Over the next few years, Kala happily occupied her own solid canine niche and did her best to fill the growing hole we felt as we hoped to start a family. She was there loving, being loved, throughout our search, our wait, and as the cycle of possibility and disappointment grew harder. The two weeks we spent in London, while a friend looked after her, the cat and the house, went by, and she gently healed our wounds when we came back without the little girl we had cared for and so quickly grown to love. The little girl was with her young birthparents, who had changed their minds about adoption. Kala was happy to have us home, trying out a few new things, like getting up on the couch, with that look of delight, trepidation, and inquisitiveness -- a guilty question on her face when discovered, and easily jumping off when asked. She made us laugh. She appeared in my dreams, wise and reassuring, when my 3:00 am mind got carried away. She loped beside me as I covered my territory each day, and walked my way back to hope. Her needs and companionship provided the rhythm for our daily lives as we continued on. She belonged to us, and we to her, every day. 


And then, two years later, we packed our bags and our hopes and spent a month in Ottawa. And we came back – a sleeping bundle in a car-seat baby bucket, placed carefully on the dining room table while I went outside to be with my 4-legged girl. Bounding around the yard, Kala managed to contain herself for a few strokes on her silky head, and the embrace around her strong neck I needed to give her. She snatched up a red ball from among the leaves layered over the lawn, and with a practiced flick of her head, tossed it at my feet. I picked up the ball, hard and smooth, its weight familiar in my hand. Cupping the ball, I swung my arm down to the ground, bending at the knees and then flung arm and ball skyward as I straightened. I watched the red orb shrink as it moved through the glowing yellow cottonwood leaves and further into the clean blue sky, and grow again as it descended toward us. Kala was crouched in front of me, compact and ready, and then exploded upwards, her body lengthening toward the ball.  “Thwack!” Her mouth met the ball and closed around it, and she returned to earth with a satisfied “Hmphh.” She dropped the ball at my feet again. Throw. Jump. Over and over, love and joy in each muscled move. I took a deep breath of the cool, musty, October air. And the tears began to flow, breaking open the disbelief, the distance I’d managed to maintain during the previous few weeks, even while loving and caring for the beautiful little boy I only dared hope would become my son.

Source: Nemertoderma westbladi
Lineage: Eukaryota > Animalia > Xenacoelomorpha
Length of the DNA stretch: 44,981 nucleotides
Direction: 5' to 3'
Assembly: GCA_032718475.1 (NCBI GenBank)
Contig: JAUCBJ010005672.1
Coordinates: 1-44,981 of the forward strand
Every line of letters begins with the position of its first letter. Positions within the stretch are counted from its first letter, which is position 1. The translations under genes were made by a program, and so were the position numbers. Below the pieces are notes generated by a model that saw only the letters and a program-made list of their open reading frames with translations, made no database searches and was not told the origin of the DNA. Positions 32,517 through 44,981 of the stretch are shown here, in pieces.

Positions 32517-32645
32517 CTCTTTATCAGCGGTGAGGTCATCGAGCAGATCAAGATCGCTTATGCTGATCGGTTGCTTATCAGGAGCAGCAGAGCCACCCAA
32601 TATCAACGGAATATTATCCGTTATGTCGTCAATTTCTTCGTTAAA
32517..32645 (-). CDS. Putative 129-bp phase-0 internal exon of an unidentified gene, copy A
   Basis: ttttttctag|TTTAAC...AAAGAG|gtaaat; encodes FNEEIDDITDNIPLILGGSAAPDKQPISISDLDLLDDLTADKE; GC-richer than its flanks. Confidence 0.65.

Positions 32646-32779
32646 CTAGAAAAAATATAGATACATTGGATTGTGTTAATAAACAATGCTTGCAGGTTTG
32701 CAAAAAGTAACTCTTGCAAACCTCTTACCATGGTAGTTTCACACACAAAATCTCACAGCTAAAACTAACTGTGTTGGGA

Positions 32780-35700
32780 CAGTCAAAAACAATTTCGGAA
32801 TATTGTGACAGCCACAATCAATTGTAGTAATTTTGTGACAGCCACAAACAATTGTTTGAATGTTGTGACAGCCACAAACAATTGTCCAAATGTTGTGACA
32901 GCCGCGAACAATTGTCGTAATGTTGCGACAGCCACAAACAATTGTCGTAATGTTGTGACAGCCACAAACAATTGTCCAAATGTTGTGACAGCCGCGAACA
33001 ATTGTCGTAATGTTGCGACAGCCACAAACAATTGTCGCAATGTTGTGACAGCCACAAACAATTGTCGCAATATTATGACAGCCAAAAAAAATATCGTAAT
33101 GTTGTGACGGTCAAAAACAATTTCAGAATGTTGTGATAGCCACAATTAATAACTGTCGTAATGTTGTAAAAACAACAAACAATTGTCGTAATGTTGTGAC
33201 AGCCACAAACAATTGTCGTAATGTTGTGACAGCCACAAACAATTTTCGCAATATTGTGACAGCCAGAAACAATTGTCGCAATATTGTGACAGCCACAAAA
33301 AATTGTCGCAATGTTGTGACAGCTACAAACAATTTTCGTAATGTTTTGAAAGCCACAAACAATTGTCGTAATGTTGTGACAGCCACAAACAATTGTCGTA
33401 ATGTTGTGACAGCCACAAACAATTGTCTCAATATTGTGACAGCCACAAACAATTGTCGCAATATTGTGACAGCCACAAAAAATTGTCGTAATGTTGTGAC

Dog. Ball. Baby – our child -- just inside the house. The truth of it finally dawning on me in waves. Home is where your dog is. 

Joyce Belcher